Greg DeRoche & Winston Godwin
Bermuda’s LGBTQ community is in shock after lawmakers voted to reverse marriage equality on the Caribbean island.
Same-sex marriage was legalised in May after the Bermuda Supreme Court ruled that barring same-sex couples from marrying was discriminatory and in contravention of the country’s Human Rights Act.
While LGBTQ locals were jubilant at the time, their joy has been short-lived. Last week, the House of Assembly passed a bill to replace same-sex marriage with domestic partnerships.
The bill will allow those couples who have married within the last six months to stay married but in future same-sex relationships will only be registered as domestic partnerships.
It’s believed that the decision will see Bermuda become the first jurisdiction globally to have marriage equality rescinded.
Lawmakers argued that the bill will grant gay and lesbian couples the same rights as married couples while preserving the traditional definition of marriage as being between a man and a woman.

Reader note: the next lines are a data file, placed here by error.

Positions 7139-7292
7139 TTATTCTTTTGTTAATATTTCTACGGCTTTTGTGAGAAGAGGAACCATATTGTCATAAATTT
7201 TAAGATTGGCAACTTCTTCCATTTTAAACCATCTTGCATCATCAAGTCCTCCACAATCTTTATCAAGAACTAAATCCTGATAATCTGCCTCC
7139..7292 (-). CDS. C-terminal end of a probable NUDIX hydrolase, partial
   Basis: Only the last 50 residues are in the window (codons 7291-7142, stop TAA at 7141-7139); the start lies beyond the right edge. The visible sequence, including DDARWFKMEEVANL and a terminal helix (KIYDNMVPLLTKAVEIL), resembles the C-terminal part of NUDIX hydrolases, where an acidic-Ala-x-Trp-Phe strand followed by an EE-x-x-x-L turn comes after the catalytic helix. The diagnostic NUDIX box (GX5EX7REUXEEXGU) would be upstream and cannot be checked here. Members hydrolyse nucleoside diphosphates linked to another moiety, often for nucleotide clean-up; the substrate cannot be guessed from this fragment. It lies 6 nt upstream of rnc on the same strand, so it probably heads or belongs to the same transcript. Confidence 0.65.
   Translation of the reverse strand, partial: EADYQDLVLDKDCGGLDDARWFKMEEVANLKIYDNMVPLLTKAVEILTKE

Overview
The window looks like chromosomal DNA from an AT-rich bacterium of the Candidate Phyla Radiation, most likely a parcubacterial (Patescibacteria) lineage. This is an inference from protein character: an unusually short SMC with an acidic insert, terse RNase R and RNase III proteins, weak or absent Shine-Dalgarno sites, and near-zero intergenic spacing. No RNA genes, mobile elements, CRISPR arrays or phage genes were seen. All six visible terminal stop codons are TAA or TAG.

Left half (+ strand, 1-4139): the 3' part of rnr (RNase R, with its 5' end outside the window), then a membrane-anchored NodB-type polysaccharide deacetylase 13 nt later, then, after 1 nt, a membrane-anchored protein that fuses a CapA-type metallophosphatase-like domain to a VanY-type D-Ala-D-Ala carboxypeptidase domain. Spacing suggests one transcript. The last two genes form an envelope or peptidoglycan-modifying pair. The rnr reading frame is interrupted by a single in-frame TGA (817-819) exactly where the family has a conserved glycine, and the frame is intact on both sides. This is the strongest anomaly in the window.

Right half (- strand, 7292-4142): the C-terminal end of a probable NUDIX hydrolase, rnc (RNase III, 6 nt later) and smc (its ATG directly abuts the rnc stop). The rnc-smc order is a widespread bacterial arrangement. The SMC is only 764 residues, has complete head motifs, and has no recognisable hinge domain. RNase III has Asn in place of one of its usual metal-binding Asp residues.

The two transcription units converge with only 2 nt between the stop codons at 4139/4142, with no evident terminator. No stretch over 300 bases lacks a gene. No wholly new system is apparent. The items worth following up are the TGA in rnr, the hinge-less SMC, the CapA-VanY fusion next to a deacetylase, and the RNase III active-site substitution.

Shadow Home Affairs Minister Patricia Gordon-Pamplin, however, rejected the bill because it amounted to “having given a community something only to take it away”.
She added: “I don’t like to accept that it is OK for us to treat our sisters and brothers differently, whether fair or unfair, to treat them differently under similar circumstances.”
The legislation must still be passed by the Senate and be signed into law by the island’s Governor before it takes effect.
Both Bermuda’s Human Rights Commission and LGBTQ+ group Rainbow Alliance of Bermuda (RAoB) slammed the move as a “watered down” version of rights, leading to a separate but equal status under the law.
“Members of Bermuda’s LGBTQ+ community are entitled to the same rights and protections given to all citizens in Bermuda, including having their loving, committed relationships recognised both locally and internationally,” insisted RAoB.
Winston Godwin, who won the right to marry his partner Greg DeRoche in May through the Supreme Court, took to social media to express his disappointment at the development.
“It’s a shame that it has come to this after such a long fought battle on all our parts,” Godwin wrote. “We are truly sorry that this is the climate and reality we face.”
In June last year, 51% of Bermudians who voted in a referendum came out against legalising both same-sex unions and marriages. However, because only 46.89% of registered voters took part in the poll, the results were declared invalid.
Bermuda is a British Overseas Territory; it is internally self-governing but the UK is responsible for defence and foreign relations.